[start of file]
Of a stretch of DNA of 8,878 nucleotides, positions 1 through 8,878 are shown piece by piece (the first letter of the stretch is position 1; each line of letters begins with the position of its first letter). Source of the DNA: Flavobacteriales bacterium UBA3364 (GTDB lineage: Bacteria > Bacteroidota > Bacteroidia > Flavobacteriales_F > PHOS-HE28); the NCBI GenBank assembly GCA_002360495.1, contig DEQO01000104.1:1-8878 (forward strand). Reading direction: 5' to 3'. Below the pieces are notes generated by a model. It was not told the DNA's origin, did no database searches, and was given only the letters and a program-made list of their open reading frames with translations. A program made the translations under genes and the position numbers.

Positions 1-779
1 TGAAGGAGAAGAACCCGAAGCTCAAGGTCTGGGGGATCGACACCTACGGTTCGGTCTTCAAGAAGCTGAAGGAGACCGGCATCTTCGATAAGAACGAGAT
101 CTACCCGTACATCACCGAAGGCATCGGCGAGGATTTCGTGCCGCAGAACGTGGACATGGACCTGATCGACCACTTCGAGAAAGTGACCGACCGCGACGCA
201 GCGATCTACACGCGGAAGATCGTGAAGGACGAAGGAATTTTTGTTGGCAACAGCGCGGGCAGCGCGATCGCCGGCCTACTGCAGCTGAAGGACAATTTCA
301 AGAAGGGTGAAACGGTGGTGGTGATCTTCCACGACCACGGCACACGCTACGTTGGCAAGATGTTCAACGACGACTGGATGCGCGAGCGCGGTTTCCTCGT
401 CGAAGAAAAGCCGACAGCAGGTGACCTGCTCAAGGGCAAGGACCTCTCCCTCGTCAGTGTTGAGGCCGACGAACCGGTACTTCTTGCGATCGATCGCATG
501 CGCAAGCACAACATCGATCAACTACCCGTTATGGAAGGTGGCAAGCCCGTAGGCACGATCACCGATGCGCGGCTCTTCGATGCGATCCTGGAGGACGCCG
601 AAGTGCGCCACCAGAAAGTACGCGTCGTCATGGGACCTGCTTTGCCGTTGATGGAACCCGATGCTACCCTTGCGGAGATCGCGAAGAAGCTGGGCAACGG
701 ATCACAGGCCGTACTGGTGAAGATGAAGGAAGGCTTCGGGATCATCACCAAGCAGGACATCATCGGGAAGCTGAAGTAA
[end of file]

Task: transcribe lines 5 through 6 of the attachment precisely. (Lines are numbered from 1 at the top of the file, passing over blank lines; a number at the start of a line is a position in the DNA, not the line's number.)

201 GCGATCTACACGCGGAAGATCGTGAAGGACGAAGGAATTTTTGTTGGCAACAGCGCGGGCAGCGCGATCGCCGGCCTACTGCAGCTGAAGGACAATTTCA
301 AGAAGGGTGAAACGGTGGTGGTGATCTTCCACGACCACGGCACACGCTACGTTGGCAAGATGTTCAACGACGACTGGATGCGCGAGCGCGGTTTCCTCGT